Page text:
Burnt Sugar The Arkestra Chamber Weave Through Improv Styles Via ‘Angels Over Oakanda’ (ALBUM REVIEW)

Yes, the music is deep, sometimes soothing, sometimes strange, but intriguing. Yet the strangest thing is that the four song suite Angels Over Oakanda is an EP when it clocks in at nearly 40 minutes. It is Burnt Sugar The Arkestra Chamber’s first new studio album of original material since 2017’s All You Zombies Dig The Luminosity. The opening 18-minute-long track, which gives the album its name, was recorded in Brooklyn with a full complement of the current gigging and touring Burnt Sugar instrumental band. The title refers to the Bay Area, a bastion of Black culture.

Nickerson’s bass is the sturdy underpinning of the infectious funk groove of the title track that features five horns, a fusion-like Rhodes solo mid-piece, and, like Miles Davis’ electric bands, a combination of guitars, keyboards, and percussion forming a swirling, psychedelic wall of sound. It is free-flowing until Tate speeds up the groove near the end. In one sense, it’s like those ‘70s vinyl free form jazz albums with only one track per side. It’s long but it draws the listener in, becoming trance-like so that the end arrives too soon. 

The second piece is a 12-minute Beat-and-Bass remix variation of the Oakanda suite entitled “Repatriation of the Midnight Moors,” produced, composed and arranged by guest Marque Gilmore, co-founder of the Black Rock Coaliton in the ‘80s and Gotham in the ‘90s. His father, Marvin Gilmore, owned the reggae-centric club The Western Front in Cambridge. Gilmore also achieved notoriety in London, through his association with Joe Zawinul, and gained Grammy nomination for his production work with Cuban pianist Omar Sosa. Here he uses his signature Acousti-Lectric drum arrangement infusions and the danceable piece features Hoyt’s flute and simmering electronic keyboards and synths.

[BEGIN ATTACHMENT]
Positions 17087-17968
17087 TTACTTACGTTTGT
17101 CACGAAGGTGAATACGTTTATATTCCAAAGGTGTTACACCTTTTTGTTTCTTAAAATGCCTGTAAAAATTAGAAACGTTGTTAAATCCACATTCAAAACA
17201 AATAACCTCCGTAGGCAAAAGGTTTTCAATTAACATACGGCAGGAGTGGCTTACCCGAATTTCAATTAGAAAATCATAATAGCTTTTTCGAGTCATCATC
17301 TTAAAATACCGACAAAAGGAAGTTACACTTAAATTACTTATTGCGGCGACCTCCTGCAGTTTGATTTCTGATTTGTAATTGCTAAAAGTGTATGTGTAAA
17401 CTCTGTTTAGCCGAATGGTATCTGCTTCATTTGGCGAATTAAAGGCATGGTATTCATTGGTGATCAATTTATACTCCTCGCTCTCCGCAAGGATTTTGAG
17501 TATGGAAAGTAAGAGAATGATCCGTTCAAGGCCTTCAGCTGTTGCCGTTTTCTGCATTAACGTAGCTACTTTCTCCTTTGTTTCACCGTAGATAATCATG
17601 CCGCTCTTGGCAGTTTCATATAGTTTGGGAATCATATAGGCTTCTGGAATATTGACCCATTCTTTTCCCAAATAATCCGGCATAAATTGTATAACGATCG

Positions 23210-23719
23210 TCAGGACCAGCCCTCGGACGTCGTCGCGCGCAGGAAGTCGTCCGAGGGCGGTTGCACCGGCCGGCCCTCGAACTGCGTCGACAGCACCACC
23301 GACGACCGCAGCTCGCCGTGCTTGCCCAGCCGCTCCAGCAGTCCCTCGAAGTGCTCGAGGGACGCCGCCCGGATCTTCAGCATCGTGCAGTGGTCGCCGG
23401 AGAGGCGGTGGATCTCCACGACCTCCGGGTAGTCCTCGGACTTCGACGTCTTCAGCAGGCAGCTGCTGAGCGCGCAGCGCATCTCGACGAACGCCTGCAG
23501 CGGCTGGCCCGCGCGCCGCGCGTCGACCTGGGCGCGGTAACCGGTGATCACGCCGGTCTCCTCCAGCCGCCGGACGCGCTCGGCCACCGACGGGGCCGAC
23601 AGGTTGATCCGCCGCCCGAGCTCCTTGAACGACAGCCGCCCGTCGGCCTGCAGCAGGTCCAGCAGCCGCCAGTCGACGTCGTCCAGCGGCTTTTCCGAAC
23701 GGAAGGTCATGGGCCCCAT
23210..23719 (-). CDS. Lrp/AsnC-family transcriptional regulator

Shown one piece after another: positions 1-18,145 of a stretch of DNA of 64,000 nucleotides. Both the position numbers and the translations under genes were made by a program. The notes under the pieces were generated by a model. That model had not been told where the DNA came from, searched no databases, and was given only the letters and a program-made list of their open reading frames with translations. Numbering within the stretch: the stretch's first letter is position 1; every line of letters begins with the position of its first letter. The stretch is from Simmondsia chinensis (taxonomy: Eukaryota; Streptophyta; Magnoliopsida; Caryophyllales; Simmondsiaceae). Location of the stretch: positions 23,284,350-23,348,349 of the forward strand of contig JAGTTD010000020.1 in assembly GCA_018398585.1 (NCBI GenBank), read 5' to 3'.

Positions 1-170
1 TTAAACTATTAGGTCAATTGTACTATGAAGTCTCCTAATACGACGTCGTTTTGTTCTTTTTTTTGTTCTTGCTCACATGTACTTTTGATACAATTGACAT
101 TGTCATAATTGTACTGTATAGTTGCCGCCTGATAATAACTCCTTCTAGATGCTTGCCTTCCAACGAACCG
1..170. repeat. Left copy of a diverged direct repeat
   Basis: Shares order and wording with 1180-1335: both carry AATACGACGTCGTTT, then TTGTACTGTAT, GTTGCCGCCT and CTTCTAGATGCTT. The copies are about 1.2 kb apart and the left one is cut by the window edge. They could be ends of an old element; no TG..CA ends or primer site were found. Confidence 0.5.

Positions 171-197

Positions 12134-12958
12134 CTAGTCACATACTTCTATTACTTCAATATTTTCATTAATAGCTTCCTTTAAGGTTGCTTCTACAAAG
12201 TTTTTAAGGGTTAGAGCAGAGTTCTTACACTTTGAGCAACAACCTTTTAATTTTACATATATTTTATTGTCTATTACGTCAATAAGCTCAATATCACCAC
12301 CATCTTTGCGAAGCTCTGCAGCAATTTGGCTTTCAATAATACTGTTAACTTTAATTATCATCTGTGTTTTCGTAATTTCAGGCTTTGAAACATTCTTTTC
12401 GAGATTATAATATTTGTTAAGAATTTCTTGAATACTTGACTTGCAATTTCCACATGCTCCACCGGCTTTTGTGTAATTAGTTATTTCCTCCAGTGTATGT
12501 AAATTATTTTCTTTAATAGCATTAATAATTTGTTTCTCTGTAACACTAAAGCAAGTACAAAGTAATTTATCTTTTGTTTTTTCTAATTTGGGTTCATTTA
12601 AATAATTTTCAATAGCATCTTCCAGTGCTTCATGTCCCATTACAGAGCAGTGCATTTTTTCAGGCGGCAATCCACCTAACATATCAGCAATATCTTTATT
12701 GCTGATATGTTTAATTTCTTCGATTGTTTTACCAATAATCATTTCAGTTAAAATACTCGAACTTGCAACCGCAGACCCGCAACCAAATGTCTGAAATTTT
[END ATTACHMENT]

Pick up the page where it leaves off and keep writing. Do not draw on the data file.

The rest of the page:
V. Jeffrey Smith created the suite’s third movement, “Oakanda Overdrive” in his own studio. Once again Nickerson’s bass prowess is front and center in this effervescent mix of jazz fusion, horns, and tinkling Rhodes work from Gruenbaum. We end with an under three-minute collaboration between longtime vocalist Beatty and Tate, who wrote the lyrics, in “Lisala Over inna- Oakanda.” She sings over the first portion of Gilmore’s “Repatriation.” Subsequently, Gilmore adapted the instrumental arrangement to support Lisala’s vocal flow while also, and at Tate’s request, he created an alternate version with additional Drumz for the advance-release single. In his lyrics Tate pays homage to Black radical artists and activists but Lisala delivers the lyrics smoothly and melodically, devoid of any angst or defiance, self-described as “Afro-Angelical.”

More is on the way from Burnt Sugar The Arketstra Chamber in terms of remixes and vinyl offerings. Their adventurous music that may not instantly connect but sneakily the grooves become so enticing, that you’ll be hooked, certainly at least on the opener.

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